The Community Vitality Project seeks to delineate and richly describe areas of unusual vitality and dynamism in Jewish communal life. Having scanned the full spectrum of Jewish life in the UK, we decided to devote the first phase of our work to congregations. Future iterations of the project may move on to the educational system (both schools and informal education), the legacy organizations (major national institutions and the like), and the innovative sector. But, for now, given their centrality and drawing upon the considerable body of work on religious congregations – Jewish and not – we’re devoting our attention to synagogues.
2. What motivates you to focus your professional work on Jewish communities and in particular, the UK Jewish community?
I have been conducting social research on Jews ever since I was an undergraduate at Columbia University over 40 years ago. My research is an expression of my commitment to serving the Jewish People which is the driving force in my life. UK Jewry offers the larger Jewish world several important lessons, in particular in its unusual cohesiveness.
3. How has the community changed since you were last involved in the UK Jewish community in 2004?
On the one hand, demographic losses to the less traditional population have proceeded apace. On the other, I observe a healthy diminution in inter-denominational rivalries, the ascendance of the innovative sector, new philanthropists on the scene, the emergence of bodies that are pro-Israel yet critical of Israeli government policies, and — most critically for this project — a growing number of congregations marked by unusual signs of, well, vitality. Possibly the biggest change is the growth of enrolment in Jewish schools, a development that may well set the stage for an even brighter future in the coming decades.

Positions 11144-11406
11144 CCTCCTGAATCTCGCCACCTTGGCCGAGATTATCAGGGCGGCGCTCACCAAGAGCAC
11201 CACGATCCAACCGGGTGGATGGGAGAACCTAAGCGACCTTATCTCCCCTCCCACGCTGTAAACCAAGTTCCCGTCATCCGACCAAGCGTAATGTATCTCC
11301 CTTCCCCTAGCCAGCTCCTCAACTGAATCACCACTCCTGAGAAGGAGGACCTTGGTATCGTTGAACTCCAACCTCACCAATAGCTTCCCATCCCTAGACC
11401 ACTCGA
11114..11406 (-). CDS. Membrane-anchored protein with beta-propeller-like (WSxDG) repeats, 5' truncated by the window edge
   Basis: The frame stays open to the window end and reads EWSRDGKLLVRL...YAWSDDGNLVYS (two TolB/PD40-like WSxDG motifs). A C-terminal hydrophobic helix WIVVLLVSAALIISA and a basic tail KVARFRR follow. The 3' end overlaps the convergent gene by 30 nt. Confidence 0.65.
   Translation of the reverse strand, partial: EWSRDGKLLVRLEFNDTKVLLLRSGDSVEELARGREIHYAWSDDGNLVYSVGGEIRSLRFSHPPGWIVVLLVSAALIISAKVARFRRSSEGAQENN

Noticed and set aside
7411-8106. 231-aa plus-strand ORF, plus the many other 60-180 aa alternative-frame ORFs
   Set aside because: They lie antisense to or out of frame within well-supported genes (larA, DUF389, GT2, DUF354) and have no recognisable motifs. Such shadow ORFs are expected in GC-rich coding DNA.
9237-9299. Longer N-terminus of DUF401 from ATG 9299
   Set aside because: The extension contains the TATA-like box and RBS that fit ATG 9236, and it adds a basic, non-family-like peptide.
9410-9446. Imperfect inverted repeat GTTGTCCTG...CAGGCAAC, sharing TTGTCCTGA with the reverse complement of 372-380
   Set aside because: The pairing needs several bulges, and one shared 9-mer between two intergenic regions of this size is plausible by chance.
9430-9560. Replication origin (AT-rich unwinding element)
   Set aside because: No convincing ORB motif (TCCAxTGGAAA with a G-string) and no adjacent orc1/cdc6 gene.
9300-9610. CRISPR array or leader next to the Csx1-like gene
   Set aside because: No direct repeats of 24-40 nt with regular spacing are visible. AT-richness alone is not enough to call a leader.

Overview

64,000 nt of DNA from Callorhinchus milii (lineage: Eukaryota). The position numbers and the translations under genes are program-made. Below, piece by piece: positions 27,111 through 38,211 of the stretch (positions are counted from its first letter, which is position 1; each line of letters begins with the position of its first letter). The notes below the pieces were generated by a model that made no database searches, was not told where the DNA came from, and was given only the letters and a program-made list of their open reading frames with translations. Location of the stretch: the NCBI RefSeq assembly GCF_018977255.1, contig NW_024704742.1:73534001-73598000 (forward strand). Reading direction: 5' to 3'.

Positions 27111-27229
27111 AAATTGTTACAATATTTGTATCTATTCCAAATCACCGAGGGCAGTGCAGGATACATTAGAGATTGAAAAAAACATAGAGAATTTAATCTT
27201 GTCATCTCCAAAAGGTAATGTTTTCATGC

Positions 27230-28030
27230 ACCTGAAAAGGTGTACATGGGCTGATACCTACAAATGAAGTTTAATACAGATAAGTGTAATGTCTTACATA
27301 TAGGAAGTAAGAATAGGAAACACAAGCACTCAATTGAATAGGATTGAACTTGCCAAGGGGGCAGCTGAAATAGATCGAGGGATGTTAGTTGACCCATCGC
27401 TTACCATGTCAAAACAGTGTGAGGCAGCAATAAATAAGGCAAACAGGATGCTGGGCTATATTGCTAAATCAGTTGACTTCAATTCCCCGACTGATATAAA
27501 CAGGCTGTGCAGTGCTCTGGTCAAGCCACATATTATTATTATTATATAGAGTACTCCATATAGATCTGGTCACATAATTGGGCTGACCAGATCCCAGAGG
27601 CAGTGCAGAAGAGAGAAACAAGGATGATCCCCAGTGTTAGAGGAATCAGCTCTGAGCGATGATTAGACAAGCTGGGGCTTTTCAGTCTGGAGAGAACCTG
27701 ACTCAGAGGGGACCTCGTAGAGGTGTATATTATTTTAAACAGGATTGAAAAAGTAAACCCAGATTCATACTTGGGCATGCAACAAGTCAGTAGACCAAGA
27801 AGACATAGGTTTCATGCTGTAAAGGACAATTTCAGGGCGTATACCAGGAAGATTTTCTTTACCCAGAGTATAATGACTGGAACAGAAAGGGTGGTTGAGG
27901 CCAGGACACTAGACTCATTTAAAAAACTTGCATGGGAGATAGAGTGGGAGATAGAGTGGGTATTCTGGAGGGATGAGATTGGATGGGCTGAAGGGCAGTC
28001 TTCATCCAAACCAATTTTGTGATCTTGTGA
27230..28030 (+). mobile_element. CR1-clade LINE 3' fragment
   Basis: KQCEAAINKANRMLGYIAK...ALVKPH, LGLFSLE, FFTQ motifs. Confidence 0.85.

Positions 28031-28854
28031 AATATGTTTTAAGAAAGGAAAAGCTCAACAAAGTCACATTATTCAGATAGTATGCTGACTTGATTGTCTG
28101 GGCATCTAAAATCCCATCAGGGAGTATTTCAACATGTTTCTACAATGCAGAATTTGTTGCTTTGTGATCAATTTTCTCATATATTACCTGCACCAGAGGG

4. After spending a considerable amount of time in the UK, what are your reflections on UK Jewry?
UK Jewry takes modesty a bit too far. In comparison with other Jewries, UK Jewry is unusually cohesive as evidenced, in part, by its enormous residential concentration, high rates of congregational affiliation, and (now) high rates of Jewish school enrolment. On all these measures, UK Jewry surpasses its counterparts in Canada and the US (although Toronto Jewry and London Jewry bear many positive features in common).
I say all this with a degree of caution as, truthfully, I am “blessed” with the ignorance of the outsider. I, of course, remain open to correction and to learning more over the coming months.
5. How do you see the JLC added valuing value to the UK Jewish community?
The emergence of the JLC is consistent with a culture of independence and innovation deeply embedded in the Jewish psyche and culture. We are a non-hierarchical people who prize fealty to Jewish purpose alongside a tolerance for Jewish difference. The JLC provides a distinctive attempt at exercising Jewish initiative, in concert with all the other distinctive attempts – past, present, and future – to make Jewish life more productive and significant.